Reading Goals for 2017

I’ve set just a few modest goals for the coming year’s reading:

  1. As always, I’d like to focus on reading more of the books I actually own. I went around and did an inventory of unread books in the house and came up with 221. That could easily fill two-thirds or more of next year, yet I know I’m unlikely to cut down on my library borrowing or NetGalley and Edelweiss requests. I think the strategy will be to always have two of my own books on the go at all times, one fiction and one nonfiction, no matter how many other public library or Kindle books I’m reading.
  2. Some of the books I most want to tackle have 500+ pages. I wonder if I have enough really long books to sustain a Doorstopper of the Month feature? To get a head start on this goal, this past week I started City on Fire by Garth Risk Hallberg and Titus Groan by Mervyn Peake. Also on the shelf are A Suitable Boy, This Thing of Darkness, An Instance of the Fingerpost, Until I Find You, and a few chunky biographies; I’m also sure to get some long books from the library and NetGalley.
  3. The classics bookcase.
    The classics bookcase.

    I read very few classics in 2016, just a couple short books by Jerome K. Jerome, a Stefan Zweig novella, Tender Is the Night, and two rediscovered 1930s works from the Apollo Classics series. So that’s something to rectify in 2017. Three classics from the list of “Books to Read in Your 30s” in The Novel Cure are calling to me, and it’s also high time I read some more Dickens (maybe I’ll finally return to Dombey and Son?), Trollope (at least The Warden, if not more of the Barsetshire series), Brontë (Anne, in this case) and Woolf (The Voyage Out). Maybe I’ll also start a Classic of the Month feature?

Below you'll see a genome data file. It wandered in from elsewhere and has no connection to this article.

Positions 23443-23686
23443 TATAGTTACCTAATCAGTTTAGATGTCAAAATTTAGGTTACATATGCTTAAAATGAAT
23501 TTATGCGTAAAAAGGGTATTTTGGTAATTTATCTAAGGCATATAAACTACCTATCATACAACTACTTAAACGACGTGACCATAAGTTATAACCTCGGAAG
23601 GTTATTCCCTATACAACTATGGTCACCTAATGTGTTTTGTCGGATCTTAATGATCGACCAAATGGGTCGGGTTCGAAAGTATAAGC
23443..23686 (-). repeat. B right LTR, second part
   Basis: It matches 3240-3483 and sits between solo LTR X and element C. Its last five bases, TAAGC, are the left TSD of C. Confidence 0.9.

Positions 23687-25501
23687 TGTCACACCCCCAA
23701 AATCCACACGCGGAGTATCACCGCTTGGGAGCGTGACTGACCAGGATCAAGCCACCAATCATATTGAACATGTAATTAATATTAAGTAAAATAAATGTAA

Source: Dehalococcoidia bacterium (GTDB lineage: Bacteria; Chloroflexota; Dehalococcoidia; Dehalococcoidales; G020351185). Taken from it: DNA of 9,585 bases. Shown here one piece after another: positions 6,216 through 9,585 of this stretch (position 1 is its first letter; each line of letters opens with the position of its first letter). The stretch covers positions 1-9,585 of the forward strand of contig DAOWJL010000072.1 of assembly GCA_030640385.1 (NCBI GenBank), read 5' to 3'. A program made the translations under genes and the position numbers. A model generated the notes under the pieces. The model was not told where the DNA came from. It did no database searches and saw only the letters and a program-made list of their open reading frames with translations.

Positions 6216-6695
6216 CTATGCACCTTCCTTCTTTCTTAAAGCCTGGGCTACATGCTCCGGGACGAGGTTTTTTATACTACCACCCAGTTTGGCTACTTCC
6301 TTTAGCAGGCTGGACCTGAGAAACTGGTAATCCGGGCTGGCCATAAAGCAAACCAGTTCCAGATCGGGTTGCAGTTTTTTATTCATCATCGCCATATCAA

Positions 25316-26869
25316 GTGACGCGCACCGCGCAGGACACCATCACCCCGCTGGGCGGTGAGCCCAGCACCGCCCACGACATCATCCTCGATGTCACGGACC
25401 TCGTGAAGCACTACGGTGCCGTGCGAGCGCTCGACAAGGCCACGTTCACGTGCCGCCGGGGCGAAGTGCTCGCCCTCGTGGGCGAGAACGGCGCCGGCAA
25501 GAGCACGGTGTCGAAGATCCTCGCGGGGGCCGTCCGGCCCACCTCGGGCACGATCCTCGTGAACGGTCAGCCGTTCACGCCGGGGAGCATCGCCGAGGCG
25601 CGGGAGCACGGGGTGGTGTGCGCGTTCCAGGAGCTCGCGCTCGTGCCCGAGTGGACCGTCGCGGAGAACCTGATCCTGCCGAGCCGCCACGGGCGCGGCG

Regarding my career…

I’d like to replace some of my individual book reviewing with longer articles. For instance, this past year Foreword magazine invited me to write three articles surveying new and upcoming books in various genres: young adult, climate change and middle grade. It’s more rewarding (and remunerative) to prioritize full-length articles.

Regarding the blog…

I’d love to get involved in more blog tours and collaborative challenges. I also hope to continue maintaining a balance between straightforward reviews/lists and different stuff, whether that’s travel reports or more introspective pieces. My dream is still to judge a literary prize, even if that’s just as part of a shadow panel.


What are some of your goals for 2017 – reading-related or otherwise?

 Tomorrow: Some final statistics on my reading for the year.

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20 thoughts on “Reading Goals for 2017

  1. Some of my goals are similar to yours. I have loads of unread books on my shelves. Buy less, read more for a while then, for me. I want to read more books in translation, and also to try to get to grips with graphic novels, which don’t attract me at all, but which I feel I ‘ought’ to try. Oh yes, and like you, I still have unread classics to tackle.

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    1. Several of my top fiction picks of the year were translated. I was pleased with that. It will be interesting to see what percentage of my reading was in translation when I work out my final stats later today. It’s certainly an area where I could improve.